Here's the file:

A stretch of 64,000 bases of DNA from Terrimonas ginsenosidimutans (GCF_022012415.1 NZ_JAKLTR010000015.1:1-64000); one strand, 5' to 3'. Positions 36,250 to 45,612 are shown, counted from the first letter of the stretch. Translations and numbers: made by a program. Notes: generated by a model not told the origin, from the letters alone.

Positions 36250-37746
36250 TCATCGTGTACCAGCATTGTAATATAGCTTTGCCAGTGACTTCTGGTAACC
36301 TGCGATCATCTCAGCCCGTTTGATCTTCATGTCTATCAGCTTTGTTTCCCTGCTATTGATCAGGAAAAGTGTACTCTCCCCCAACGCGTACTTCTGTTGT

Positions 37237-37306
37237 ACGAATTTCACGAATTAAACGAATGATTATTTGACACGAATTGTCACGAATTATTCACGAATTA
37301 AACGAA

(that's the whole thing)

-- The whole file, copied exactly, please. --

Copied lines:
A stretch of 64,000 bases of DNA from Terrimonas ginsenosidimutans (GCF_022012415.1 NZ_JAKLTR010000015.1:1-64000); one strand, 5' to 3'. Positions 36,250 to 45,612 are shown, counted from the first letter of the stretch. Translations and numbers: made by a program. Notes: generated by a model not told the origin, from the letters alone.

Positions 36250-37746
36250 TCATCGTGTACCAGCATTGTAATATAGCTTTGCCAGTGACTTCTGGTAACC
36301 TGCGATCATCTCAGCCCGTTTGATCTTCATGTCTATCAGCTTTGTTTCCCTGCTATTGATCAGGAAAAGTGTACTCTCCCCCAACGCGTACTTCTGTTGT

Positions 37237-37306
37237 ACGAATTTCACGAATTAAACGAATGATTATTTGACACGAATTGTCACGAATTATTCACGAATTA
37301 AACGAA